Status epilepticus (SE) is accompanied by complex pathophysiologic changes, most of which are undetectable by standard clinical examination and imaging techniques alone, which are currently employed in the intensive care unit (ICU) setting. Invasive neuromonitoring including intracortical and subdural electroencephalography, partial brain tissue oxygen tension (PbtO2), cerebral blood flow (CBF), and cerebral microdialysis allows assessments of changes in focal and global cerebral physiology associated with ictal activity. This information can potentially be combined with current techniques to provide integrated pathophysiologic end points measured at the brain tissue into SE treatment concepts. There are no studies or clinical trials to support this approach, but the following review summarizes the conceptual framework and supportive literature for this approach.
The underlying pathophysiology of status epilepticus (SE) remains mostly invisible to the clinician in the intensive care unit (ICU) setting. In animal studies associated hemodynamic and brain neurochemical changes have been well described. In the last decade, bedside invasive neuromonitoring techniques allow the assessments of changes in focal and global cerebral physiology associated with ictal activity on the tissue level in humans. Recent studies demonstrate that laboratory research insufficiently replicates the complexity of the human condition. Herein we summarize the current knowledge gained from human studies integrating cortical electrographic and brain tissue metabolic and hemodynamic information into the current pathophysiologic concept of SE in humans. With increasing experience gained by the use of extended neuromonitoring, we are more and more able to understand associated hemodynamic and brain neurochemical changes in patients with SE. In the future, this information can potentially provide integrated pathophysiologic end points into SE treatment concepts.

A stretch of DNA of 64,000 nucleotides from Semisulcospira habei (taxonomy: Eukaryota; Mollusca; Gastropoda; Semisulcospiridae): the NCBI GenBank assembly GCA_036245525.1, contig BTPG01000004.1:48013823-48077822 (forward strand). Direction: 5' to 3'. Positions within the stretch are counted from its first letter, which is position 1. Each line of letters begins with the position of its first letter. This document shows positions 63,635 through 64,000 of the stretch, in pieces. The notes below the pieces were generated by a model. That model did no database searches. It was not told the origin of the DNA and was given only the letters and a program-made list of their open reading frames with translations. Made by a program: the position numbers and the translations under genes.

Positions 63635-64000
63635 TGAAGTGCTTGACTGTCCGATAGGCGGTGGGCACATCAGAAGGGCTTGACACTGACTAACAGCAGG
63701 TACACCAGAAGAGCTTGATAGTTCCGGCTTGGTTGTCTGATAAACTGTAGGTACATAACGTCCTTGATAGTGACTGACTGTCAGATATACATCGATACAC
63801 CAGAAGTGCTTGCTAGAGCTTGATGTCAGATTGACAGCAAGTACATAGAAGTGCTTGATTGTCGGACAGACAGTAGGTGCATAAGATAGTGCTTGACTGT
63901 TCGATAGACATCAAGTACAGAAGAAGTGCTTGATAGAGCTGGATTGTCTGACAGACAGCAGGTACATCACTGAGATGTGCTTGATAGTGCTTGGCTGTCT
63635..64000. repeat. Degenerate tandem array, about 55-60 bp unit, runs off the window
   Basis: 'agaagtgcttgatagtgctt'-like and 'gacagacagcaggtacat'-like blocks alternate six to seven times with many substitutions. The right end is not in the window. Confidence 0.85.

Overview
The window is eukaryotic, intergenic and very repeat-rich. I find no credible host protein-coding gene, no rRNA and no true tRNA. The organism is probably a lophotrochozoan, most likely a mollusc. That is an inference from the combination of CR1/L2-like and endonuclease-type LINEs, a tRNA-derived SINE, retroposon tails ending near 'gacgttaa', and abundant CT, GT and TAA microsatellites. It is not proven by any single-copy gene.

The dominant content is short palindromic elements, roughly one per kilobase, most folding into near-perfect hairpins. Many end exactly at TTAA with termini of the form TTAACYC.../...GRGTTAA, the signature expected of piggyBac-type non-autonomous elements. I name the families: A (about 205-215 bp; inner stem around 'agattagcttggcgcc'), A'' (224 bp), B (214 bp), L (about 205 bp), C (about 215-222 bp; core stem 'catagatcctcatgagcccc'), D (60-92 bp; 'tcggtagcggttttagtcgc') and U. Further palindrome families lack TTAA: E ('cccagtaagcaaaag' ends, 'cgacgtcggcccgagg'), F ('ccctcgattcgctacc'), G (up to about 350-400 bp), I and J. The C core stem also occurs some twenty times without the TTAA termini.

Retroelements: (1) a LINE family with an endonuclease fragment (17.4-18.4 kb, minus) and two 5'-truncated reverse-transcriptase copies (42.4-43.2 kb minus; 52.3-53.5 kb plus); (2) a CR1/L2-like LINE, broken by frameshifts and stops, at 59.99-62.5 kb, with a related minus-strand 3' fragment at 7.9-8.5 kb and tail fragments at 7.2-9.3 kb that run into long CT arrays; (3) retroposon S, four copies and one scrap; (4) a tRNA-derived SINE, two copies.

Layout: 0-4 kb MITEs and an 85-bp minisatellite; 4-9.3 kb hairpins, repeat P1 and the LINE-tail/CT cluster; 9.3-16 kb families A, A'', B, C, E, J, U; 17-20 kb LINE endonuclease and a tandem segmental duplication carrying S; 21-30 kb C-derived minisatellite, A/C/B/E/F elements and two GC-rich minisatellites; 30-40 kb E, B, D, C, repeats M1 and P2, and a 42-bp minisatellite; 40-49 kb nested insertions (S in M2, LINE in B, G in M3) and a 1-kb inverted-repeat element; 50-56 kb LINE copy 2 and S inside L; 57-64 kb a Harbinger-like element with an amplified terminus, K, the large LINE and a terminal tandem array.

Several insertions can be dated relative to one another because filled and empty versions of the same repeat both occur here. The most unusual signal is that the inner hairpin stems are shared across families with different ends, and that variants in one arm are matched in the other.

Surface EEG Combined with Invasive Neuromonitoring
Continuous scalp electroencephalography (EEG) monitoring is commonly used in comatose patients, revealing a high incidence of nonconvulsive seizures (NCSz) and nonconvulsive status epilepticus (NCSE) in medical and neurologic/neurosurgical ICU patients (Claassen et al., 2004; Oddo et al., 2009). Few studies correlated surface EEG findings with intracranial measurements of brain physiology. Seizure-associated brief episodes of brain tissue hypoxia have been known for many years from patients with temporal lobe epilepsy (Dymond & Crandall, 1976). Similarly, blood flow changes typically visualized using imaging techniques are used in clinical practice to characterize seizure onset (Salek-Haddadi et al., 2006; Roche-Labarbe et al., 2008). After traumatic brain injury (TBI) increases in intracranial pressure and brain chemistry (i.e., lactate pyruvate ratio) have been reported (Vespa et al., 2007). Recently, one small study did not find an association of partial brain tissue hypoxia (based on nursing records of PbtO2 drops below 20 mm Hg) with scalp-recorded NCSz (Park et al., 2011). However, the authors' objective was to determine if PbtO2 measurements could be used to detect nonconvulsive seizures with adequate sensitivity and specificity to alert clinicians. Their study demonstrated both that EEG is required to diagnose seizures and that interpreting of multimodality measurements requires access to high-density, nonstationary monitoring data.